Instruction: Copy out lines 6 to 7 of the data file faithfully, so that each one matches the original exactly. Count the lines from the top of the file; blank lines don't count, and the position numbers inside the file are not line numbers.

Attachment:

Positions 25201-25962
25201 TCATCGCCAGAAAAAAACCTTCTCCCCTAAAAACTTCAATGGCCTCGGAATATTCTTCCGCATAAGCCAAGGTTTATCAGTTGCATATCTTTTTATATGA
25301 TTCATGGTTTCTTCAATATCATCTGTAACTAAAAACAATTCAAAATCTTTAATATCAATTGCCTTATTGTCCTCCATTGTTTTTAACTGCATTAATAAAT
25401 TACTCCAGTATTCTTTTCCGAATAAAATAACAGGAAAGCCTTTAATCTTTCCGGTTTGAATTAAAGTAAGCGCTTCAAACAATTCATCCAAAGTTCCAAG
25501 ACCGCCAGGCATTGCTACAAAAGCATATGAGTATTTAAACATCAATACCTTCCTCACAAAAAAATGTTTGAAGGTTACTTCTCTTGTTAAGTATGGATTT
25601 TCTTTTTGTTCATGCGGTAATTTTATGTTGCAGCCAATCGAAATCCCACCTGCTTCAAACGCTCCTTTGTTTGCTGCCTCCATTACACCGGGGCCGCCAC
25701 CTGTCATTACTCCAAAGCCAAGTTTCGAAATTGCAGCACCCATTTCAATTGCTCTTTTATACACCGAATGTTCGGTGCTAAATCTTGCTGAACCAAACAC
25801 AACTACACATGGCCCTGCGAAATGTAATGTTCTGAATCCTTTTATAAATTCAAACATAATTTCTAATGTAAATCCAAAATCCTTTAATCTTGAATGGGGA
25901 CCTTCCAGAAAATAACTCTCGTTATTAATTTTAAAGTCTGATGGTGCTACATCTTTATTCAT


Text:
25601 TCTTTTTGTTCATGCGGTAATTTTATGTTGCAGCCAATCGAAATCCCACCTGCTTCAAACGCTCCTTTGTTTGCTGCCTCCATTACACCGGGGCCGCCAC
25701 CTGTCATTACTCCAAAGCCAAGTTTCGAAATTGCAGCACCCATTTCAATTGCTCTTTTATACACCGAATGTTCGGTGCTAAATCTTGCTGAACCAAACAC